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WARRENSBURG — Johnson County Community Health Services spoke with the Johnson County Commission, representatives of various Johnson County organizations and community members to discuss the JCCHS' draft of a potential stay-at-home order via teleconference call on Tuesday morning, March 31.

JCCHS Administrator Mary Thaut stated a draft of the potential stay-at-home order will be discussed at a public JCCHS Board meeting at 2 p.m. Tuesday afternoon.

Thaut said essential businesses and personnel such as health care operations, grocery stores, government functions, food processing, media, gas stations, hotels, electricians, rail systems and hardware supply stores would remain open under the potential stay-at-home order.

"People still need to be able to have access to grocery stores, they're still going to have issues with their homes and need maintenance," Thaut said.

Thaut stated she is recommending to the board a 30-day length for the order, lasting from Wednesday, April 1, to April 30.

The ending date can be extended if the JCCHS board agrees to do so.

When asked if the potential stay-at-home order would include a curfew, Thaut stated one was not currently included in the draft.

Thaut also said the previously issued public health emergency order could be modified if the JCCHS board decides changes to the order are needed.

Following a discussion with those in the call, the Johnson County Commission voted unanimously to accept the recommendation of JCCHS in the decision it makes at its Tuesday afternoon board meeting.

Western Missouri Medical Center CEO/President Darinda Dick, Johnson County Emergency Management Agency Director Troy Armstrong and Emergency Medical Services Chief Shane Lockard expressed their support of a potential stay-at-home order.

Dick said that as WMMC continues to see an increase in COVID-19 patients, it is important to limit the spread of COVID-19 as much as possible to prevent the hospital from becoming overwhelmed as staff and resources are limited and WMMC is faced with the financial burden of finding staff and resources from alternative methods.

"What we're doing today is going to affect our hospital in two to three weeks," Dick said. "We're handling it fine, but the point of the stay-at-home order is to speak to as many people as possible. Social distancing isn't working; we've all noticed. The hope, and the prayer, is that when we say, 'Stay at home,' it will speak to more people. We have to slow it down so that we don't get overwhelmed."

Dick also said that in addition to WMMC itself becoming overwhelmed, other hospitals could be overwhelmed and medical transfers may not be an option.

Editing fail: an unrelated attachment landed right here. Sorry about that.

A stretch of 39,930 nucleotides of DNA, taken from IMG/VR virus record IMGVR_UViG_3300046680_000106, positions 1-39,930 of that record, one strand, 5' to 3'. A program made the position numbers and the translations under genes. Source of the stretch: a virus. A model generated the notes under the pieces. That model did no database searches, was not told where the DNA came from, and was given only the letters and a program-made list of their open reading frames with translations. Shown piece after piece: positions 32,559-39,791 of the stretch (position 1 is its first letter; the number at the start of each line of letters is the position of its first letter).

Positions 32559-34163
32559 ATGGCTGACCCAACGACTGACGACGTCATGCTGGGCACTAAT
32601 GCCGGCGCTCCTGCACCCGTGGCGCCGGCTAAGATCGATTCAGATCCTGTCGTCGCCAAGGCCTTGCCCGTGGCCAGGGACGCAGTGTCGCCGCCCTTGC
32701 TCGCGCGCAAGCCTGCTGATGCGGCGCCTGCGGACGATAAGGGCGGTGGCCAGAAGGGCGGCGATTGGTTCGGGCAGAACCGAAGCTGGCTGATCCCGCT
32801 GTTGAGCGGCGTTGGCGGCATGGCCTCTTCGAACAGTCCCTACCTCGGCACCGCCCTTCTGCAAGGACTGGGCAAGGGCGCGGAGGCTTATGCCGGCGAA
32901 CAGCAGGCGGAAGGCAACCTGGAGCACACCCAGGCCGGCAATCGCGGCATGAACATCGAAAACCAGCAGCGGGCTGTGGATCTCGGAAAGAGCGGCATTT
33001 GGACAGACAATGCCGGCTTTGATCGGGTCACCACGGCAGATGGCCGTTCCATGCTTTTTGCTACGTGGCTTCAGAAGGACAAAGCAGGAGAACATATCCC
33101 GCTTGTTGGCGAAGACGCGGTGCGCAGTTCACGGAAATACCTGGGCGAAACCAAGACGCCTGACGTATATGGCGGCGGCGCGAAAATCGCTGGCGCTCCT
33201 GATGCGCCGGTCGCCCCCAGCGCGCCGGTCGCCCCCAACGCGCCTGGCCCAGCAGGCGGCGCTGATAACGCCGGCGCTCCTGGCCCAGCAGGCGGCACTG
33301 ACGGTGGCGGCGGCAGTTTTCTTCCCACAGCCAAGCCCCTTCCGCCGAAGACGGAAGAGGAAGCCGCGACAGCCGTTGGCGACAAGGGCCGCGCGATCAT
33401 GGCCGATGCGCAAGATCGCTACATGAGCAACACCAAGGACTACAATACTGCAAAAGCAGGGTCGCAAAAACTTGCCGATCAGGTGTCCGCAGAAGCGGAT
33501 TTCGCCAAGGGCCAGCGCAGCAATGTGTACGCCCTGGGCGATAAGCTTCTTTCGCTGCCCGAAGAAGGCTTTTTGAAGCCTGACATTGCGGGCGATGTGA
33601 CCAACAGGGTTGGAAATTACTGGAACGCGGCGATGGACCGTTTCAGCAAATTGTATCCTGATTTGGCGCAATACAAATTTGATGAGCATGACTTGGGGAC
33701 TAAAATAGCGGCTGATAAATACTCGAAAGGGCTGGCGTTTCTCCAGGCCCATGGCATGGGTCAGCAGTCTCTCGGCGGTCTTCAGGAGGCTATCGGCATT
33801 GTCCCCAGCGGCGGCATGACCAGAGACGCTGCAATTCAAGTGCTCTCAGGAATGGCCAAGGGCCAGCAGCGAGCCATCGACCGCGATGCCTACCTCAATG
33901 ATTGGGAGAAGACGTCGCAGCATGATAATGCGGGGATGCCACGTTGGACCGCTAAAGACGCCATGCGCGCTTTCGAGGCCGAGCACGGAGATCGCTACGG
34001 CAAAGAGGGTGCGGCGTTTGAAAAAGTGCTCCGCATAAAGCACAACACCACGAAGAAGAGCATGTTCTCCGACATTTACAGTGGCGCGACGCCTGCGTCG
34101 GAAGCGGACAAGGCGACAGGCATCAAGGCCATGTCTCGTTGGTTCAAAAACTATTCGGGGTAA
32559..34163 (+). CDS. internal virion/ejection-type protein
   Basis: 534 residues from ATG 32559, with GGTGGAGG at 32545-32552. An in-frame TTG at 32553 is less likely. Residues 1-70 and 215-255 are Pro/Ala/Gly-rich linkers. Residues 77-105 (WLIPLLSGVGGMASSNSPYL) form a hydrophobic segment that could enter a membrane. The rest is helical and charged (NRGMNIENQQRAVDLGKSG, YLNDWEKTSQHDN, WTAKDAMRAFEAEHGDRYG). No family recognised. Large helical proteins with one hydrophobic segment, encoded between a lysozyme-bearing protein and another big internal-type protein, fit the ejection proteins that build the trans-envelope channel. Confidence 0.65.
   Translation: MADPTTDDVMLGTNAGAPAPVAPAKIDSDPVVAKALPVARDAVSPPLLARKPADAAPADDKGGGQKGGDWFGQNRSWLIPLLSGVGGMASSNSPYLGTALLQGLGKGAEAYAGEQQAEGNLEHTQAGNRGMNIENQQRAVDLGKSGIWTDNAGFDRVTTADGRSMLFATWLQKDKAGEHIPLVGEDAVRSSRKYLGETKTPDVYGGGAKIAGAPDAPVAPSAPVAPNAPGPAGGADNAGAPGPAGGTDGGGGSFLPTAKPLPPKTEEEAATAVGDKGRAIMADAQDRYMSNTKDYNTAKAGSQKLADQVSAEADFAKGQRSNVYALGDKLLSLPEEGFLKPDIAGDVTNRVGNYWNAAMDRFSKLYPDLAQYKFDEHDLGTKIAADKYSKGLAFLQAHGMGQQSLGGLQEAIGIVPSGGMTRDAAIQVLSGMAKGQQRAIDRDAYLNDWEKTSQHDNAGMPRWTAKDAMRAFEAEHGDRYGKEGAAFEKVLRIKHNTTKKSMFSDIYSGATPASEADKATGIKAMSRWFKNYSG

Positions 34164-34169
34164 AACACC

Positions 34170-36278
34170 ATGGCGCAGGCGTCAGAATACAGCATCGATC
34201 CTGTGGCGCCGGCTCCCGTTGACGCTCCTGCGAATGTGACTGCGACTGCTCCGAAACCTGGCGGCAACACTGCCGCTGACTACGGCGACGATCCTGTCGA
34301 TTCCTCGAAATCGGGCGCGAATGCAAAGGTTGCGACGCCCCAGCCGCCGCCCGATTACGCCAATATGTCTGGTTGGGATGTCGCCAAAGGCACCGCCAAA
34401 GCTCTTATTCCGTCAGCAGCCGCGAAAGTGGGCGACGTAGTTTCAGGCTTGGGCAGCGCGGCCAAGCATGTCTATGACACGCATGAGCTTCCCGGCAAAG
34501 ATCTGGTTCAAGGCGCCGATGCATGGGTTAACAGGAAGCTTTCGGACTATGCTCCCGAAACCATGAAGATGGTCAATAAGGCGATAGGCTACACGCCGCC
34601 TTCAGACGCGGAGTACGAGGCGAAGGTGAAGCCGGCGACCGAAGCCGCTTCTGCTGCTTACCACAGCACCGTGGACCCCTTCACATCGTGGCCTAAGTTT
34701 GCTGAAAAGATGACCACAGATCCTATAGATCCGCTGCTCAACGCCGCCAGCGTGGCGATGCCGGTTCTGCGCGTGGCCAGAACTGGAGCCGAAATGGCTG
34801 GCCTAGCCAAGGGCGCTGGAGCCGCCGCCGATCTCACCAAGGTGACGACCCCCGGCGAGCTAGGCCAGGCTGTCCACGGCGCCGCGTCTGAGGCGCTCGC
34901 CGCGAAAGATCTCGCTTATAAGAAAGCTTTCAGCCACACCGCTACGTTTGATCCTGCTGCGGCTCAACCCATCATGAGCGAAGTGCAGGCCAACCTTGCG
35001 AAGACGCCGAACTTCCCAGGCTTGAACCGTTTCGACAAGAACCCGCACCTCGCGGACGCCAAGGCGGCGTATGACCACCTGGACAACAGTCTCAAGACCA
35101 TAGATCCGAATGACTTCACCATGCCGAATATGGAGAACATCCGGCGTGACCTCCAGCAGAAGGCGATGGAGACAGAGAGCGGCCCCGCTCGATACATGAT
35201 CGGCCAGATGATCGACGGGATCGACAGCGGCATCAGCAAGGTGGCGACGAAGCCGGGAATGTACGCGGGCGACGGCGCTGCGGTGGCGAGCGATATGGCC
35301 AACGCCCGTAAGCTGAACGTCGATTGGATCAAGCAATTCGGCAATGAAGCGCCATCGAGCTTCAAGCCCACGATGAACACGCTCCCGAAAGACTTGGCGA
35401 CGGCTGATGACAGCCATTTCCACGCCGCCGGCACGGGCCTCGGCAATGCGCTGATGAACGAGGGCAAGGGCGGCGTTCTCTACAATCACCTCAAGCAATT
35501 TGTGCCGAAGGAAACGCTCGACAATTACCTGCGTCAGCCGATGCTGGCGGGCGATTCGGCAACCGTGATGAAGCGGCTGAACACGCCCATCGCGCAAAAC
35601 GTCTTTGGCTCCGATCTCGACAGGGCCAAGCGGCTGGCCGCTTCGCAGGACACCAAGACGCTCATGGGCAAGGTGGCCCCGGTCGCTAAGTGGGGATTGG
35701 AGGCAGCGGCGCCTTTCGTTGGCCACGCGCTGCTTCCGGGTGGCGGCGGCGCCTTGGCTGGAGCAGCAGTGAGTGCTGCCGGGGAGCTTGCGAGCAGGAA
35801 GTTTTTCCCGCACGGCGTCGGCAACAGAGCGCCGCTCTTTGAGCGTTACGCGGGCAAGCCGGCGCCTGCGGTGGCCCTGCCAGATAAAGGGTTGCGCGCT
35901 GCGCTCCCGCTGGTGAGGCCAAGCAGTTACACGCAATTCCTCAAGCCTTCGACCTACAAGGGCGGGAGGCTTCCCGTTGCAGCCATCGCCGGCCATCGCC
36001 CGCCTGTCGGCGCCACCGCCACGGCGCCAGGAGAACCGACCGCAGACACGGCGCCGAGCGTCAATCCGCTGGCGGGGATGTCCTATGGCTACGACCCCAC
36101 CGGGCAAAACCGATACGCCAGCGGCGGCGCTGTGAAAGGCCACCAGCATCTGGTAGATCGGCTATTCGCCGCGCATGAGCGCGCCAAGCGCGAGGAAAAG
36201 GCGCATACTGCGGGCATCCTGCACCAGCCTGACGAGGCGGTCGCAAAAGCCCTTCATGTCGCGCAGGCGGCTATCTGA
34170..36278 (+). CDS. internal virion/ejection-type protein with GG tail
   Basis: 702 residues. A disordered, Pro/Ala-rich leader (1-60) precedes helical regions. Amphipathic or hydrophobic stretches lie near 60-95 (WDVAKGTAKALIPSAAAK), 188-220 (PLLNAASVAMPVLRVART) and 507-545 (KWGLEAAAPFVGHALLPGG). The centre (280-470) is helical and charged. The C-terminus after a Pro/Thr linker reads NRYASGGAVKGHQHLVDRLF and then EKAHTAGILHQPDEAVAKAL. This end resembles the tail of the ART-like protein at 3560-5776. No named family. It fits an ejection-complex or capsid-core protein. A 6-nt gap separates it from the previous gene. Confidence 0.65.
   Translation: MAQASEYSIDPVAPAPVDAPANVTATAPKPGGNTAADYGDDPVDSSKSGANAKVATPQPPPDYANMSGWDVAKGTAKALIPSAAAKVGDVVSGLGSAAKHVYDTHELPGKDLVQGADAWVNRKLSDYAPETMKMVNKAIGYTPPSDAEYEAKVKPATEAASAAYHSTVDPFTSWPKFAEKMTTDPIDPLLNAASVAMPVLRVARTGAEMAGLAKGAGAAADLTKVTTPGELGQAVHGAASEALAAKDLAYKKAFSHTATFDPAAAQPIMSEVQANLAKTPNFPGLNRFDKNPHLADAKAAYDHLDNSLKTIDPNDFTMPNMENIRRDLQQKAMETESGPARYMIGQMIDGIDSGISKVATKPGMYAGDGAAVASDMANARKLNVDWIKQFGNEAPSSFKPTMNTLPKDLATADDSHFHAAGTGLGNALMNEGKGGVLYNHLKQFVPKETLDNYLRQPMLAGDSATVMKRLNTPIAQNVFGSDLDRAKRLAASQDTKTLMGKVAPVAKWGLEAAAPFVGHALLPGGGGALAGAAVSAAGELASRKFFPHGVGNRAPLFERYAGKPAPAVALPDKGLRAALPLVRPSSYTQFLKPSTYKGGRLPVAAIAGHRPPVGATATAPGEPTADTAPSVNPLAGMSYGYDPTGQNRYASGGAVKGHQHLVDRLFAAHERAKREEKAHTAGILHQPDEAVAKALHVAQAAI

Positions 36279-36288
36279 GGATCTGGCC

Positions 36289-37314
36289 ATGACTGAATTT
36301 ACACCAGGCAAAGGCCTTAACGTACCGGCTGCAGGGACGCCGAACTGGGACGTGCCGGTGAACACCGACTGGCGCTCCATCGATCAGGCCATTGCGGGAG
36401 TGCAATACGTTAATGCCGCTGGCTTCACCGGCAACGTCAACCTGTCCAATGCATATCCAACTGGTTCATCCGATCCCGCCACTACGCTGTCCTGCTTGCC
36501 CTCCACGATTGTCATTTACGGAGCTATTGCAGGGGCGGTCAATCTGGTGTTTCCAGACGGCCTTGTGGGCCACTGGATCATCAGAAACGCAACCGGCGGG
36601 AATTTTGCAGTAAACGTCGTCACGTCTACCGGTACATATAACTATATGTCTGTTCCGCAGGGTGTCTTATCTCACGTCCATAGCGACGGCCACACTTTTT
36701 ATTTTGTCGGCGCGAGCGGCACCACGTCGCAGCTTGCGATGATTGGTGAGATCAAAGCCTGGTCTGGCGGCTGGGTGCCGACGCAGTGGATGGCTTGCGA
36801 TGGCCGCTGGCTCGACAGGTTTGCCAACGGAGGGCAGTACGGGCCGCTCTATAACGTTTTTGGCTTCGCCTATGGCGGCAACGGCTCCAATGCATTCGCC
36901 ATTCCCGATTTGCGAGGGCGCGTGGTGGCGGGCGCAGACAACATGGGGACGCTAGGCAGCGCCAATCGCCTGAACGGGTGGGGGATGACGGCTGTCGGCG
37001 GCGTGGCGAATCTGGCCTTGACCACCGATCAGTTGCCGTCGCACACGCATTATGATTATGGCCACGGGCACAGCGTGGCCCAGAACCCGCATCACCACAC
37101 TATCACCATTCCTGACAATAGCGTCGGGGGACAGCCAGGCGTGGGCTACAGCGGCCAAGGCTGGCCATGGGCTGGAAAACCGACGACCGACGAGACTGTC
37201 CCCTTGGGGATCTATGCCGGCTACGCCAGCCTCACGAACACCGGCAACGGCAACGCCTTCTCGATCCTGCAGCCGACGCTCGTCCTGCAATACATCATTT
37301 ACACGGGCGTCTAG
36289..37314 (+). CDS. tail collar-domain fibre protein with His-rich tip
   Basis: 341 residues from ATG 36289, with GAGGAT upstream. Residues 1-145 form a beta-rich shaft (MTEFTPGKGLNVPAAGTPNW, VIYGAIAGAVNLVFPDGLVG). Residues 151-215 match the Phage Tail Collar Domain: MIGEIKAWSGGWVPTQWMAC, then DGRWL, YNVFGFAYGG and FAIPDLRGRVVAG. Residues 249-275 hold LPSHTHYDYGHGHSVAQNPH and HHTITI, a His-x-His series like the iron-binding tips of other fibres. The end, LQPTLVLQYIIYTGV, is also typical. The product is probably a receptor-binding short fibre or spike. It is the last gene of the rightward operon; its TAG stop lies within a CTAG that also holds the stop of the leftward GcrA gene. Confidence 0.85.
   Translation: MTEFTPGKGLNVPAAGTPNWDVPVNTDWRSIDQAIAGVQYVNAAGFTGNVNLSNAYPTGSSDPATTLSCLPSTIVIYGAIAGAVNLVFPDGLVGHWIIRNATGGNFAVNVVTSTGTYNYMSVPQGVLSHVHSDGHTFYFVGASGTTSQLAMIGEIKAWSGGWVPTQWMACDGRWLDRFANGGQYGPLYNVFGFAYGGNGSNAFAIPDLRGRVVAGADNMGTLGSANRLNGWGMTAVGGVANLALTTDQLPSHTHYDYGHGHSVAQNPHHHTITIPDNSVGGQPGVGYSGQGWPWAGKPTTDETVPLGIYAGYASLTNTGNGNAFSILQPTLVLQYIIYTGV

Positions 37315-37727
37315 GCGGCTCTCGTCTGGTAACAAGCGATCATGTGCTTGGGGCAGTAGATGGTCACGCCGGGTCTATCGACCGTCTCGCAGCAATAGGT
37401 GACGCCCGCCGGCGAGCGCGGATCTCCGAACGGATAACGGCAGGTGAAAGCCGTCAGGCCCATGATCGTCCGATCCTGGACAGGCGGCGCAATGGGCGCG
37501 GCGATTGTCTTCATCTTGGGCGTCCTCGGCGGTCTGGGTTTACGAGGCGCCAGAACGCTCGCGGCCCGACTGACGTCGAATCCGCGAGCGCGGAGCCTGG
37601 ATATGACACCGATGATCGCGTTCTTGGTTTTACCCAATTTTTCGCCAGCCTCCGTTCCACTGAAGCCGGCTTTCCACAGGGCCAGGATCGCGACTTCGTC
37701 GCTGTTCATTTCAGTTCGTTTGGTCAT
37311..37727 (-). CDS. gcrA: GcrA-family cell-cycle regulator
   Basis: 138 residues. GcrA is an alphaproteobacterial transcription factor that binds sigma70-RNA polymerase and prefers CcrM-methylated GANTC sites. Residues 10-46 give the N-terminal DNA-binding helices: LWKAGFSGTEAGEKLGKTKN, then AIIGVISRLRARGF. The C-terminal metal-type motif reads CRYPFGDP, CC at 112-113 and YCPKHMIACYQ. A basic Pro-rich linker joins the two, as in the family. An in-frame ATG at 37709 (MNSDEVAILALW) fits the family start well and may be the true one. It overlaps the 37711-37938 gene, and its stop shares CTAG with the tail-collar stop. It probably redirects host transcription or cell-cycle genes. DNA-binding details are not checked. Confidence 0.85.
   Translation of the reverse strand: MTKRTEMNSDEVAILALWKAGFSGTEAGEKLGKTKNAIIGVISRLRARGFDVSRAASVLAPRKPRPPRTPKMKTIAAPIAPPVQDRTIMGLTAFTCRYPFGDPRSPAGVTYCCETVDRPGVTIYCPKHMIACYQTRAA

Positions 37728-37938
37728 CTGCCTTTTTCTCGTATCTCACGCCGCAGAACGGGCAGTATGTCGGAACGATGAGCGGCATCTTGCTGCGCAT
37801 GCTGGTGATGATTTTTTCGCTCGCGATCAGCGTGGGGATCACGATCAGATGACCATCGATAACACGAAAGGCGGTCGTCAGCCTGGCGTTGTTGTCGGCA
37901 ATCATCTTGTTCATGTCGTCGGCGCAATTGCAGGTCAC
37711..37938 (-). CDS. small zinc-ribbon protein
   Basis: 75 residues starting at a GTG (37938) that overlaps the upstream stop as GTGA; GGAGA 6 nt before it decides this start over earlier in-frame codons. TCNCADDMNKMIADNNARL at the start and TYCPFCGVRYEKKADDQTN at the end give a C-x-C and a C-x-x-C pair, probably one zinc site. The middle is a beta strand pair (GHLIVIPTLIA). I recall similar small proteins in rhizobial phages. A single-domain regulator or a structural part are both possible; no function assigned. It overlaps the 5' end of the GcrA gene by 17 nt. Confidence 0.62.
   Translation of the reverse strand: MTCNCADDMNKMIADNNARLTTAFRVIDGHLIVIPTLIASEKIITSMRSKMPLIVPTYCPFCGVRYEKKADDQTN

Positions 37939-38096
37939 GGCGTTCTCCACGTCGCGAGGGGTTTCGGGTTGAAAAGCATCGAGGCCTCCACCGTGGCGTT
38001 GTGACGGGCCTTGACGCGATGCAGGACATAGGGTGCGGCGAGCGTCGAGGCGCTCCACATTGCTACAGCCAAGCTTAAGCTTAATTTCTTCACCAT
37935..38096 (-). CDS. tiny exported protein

Armstrong said he agreed with Dick and said he has seen a steady increase in cases in the county.

"We need to flatten that curve and this is one of the tools that we can utilize to do it," Armstrong said.

Armstrong said he believes COVID-19 has been community spread in Johnson County and that there could be more cases than are confirmed as some people with the virus may not know it and have not been tested.

"The stay-at-home order isn't going to stop everybody. ... There are still going to be people who don't follow it, but it's going to stop a good amount," Armstrong said.

Armstrong said that when combined with other measures taken in the county, a stay-at-home order can slow the spread of COVID-19.

Armstrong also said that unlike in other disaster situations, agencies cannot call for mutual aid partners from the outside area because the spread of COVID-19 is a national situation where resources are not available as they ordinarily would be.

Lockard said the Johnson County Ambulance District is facing many of the same challenges as the hospital, but in a mobile environment.

Lockard stated that working to protect staff from contracting COVID-19 is critical to JCAD's operation.

"That would be what would hinder our ability to respond not just to COVID sick patients, but for the continued folks who have strokes, heart attacks, car accidents and all the other 911-type emergencies," Lockard said.

Lockard also said he is concerned that the community has been under the previous JCCHS order long enough that they've relaxed and is seeing more people traveling and going out.

"I think it's time to elevate and reiterate the urgency of this situation," Lockard said.

The Johnson County Commission and JCCHS are acting in accordance with state statute 192.300.

Presiding Commissioner Bill Gabel stated that keeping densities down and keeping people home unless necessary to leave will help prevent the spread of COVID-19.

Staff Writer Dustin Steinhoff can be reached by emailing dustin.steinhoff@dsjnow.com or by calling (660) 747-8123.​

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